Carmelo Anthony Trade Rumors: Why Melo Can't Pass Up Signing An Extension Now

Dmitriy IoselevichSenior Analyst IIIJanuary 7, 2011

LOS ANGELES, CA - JANUARY 05:  Carmelo Anthony #15 of the Denver Nuggets reacts in the game against the Los Angeles Clippers at Staples Center on January 5, 2011  in Los Angeles, California.  The Clippers won 106-93.  NOTE TO USER: User expressly acknowledges and agrees that, by downloading and or using this photograph, User is consenting to the terms and conditions of the Getty Images License Agreement.  (Photo by Stephen Dunn/Getty Images)
Stephen Dunn/Getty Images

Carmelo Anthony has all but guaranteed that his future lies with a team other than the Denver Nuggets, prompting a series of trade discussions about where he might land.

If the Nuggets don't trade Anthony before the NBA trade deadline, then they run the risk of losing their star player for nothing. But Anthony has indicated that he would only sign a contract extension with the New York Knicks, saying that he would opt out of his contract and become a free agent if dealt to another team. This has limited the number of potential suitors for the star, and left the Nuggets sorting through one-sided deals that made little sense for Denver.

But it may be to Anthony's advantage to sign an extension with whichever team acquires him, regardless of whether it's where he actually wants it to be. It may even be in his best interest to stay in Denver.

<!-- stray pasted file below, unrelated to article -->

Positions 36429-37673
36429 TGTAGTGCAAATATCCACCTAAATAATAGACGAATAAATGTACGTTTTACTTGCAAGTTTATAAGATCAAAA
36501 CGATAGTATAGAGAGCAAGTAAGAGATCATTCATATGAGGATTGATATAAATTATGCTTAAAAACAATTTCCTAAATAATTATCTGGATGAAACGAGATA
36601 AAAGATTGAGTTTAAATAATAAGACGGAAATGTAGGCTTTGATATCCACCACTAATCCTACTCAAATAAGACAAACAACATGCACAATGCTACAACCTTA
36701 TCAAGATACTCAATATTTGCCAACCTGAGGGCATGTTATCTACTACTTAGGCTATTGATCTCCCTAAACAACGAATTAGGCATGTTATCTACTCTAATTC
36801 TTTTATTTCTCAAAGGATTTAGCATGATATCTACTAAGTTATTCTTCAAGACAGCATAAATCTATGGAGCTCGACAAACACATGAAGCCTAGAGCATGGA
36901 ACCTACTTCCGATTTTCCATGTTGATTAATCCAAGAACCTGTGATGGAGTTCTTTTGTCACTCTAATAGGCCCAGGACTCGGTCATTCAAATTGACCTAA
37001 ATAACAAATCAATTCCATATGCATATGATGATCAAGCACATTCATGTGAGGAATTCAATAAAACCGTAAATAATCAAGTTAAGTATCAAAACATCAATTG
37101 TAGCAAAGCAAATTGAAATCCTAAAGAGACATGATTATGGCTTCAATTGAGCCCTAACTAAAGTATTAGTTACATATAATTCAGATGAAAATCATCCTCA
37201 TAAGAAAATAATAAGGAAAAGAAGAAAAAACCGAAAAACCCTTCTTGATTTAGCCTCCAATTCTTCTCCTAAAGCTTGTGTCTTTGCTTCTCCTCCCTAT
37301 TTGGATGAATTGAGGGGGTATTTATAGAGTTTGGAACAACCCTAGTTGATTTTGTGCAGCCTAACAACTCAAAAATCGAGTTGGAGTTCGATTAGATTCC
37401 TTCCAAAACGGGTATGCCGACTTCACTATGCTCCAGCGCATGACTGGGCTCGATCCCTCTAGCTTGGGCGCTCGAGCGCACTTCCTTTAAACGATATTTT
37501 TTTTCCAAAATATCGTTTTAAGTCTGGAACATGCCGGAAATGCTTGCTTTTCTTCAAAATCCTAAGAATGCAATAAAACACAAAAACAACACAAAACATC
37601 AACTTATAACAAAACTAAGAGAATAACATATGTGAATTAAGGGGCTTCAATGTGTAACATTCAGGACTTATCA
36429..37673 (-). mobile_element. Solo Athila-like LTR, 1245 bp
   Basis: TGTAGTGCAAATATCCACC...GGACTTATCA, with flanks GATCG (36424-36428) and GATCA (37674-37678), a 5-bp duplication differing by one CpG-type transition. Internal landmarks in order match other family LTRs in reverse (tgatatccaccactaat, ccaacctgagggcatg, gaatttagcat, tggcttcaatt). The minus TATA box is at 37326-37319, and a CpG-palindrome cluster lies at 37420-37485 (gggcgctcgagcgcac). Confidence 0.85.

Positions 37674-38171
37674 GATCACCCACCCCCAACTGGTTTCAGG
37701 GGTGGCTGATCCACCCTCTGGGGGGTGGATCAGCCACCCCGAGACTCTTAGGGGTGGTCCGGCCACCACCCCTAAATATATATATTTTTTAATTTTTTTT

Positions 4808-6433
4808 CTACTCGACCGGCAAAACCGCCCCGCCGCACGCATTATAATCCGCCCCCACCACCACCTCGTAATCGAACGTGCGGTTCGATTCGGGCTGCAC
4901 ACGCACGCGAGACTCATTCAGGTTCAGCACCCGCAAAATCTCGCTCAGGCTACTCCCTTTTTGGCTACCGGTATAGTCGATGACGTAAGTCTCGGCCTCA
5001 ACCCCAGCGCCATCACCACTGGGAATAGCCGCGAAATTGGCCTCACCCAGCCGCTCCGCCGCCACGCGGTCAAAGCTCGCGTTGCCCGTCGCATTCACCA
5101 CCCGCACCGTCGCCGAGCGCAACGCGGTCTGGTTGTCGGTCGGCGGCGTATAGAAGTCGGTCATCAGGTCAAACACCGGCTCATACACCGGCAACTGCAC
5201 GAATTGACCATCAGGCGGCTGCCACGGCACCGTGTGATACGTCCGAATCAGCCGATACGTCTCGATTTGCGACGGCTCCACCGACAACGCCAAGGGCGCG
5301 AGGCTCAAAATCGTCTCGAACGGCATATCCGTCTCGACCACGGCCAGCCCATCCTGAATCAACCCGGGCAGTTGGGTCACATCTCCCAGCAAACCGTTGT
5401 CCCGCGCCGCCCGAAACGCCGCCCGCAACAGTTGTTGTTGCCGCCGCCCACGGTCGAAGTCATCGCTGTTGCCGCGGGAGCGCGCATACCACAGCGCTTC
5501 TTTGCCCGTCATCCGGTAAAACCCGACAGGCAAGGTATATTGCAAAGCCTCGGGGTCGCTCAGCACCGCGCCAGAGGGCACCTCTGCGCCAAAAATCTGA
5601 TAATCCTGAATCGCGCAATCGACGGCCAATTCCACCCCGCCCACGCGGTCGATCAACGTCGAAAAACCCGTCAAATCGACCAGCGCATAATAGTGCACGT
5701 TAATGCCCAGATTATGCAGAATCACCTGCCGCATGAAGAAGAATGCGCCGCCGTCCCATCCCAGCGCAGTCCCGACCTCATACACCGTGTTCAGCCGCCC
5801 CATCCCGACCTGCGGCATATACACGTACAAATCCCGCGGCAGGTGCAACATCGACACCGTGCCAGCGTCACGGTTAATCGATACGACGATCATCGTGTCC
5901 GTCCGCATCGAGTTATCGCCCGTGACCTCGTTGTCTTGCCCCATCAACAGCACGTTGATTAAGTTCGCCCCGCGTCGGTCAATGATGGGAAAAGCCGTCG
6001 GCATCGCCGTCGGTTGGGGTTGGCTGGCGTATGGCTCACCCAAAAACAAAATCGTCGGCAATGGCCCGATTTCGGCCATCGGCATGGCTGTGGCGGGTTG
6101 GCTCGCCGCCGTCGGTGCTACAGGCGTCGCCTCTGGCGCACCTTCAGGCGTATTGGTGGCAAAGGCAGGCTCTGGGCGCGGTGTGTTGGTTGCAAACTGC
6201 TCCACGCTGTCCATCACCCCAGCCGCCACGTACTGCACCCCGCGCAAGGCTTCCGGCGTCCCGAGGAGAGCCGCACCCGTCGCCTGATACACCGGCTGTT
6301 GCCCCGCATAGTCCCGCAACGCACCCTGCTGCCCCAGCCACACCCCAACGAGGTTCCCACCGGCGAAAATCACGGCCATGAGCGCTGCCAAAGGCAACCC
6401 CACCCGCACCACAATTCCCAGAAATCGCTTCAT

Under the current rules of the collective bargaining agreement, the most a player of Anthony's experience can earn as a free agent is $11 million, or 30 percent of the salary cap (2010-11: $17,413,200 million), whichever is greater. He could sign a six-year deal and earn a maximum raise of 10.5 percent of his first-year salary each season. The total deal would be worth over $110 million as long as the NBA's salary cap continues to rise.

However, there is one huge problem with this scenario: the current CBA is about to expire.

The league has publicly stated that it wants to cut costs by limiting maximum salaries, possibly to as low as $12 million a season. If that happens, Anthony would lose out on millions of dollars. 

There is an obvious alternative for Anthony here and that is to accept the Nuggets' three-year, $65 million extension. He would make $18.5 million next season in the final year of his current contract, and then $65 million over the next three years. That's $83.5 million in four years, versus a possible $72 million in six years.

Anthony may have winning as his No. 1 priority, but there's no way he can ignore that kind of cash. He could also, of course, accept a trade and sign a contract extension with his new team without ever becoming a free agent.

But the Nuggets hold most of the leverage here because they can stubbornly refuse to trade Anthony for below market value, forcing him to accept Denver's contract offer. 

The Nuggets aren't good enough to compete right now even with Anthony in uniform, so it's unlikely they'll hold on to him if they have a decent chance to improve the team long-term. But one thing should be for certain, and that is that Anthony will not be a free agent this summer.

He has to sign a contract extension before the current CBA runs out or he would be flushing a gigantic paycheck down the toilet. Even LeBron James couldn't ignore those dollar signs.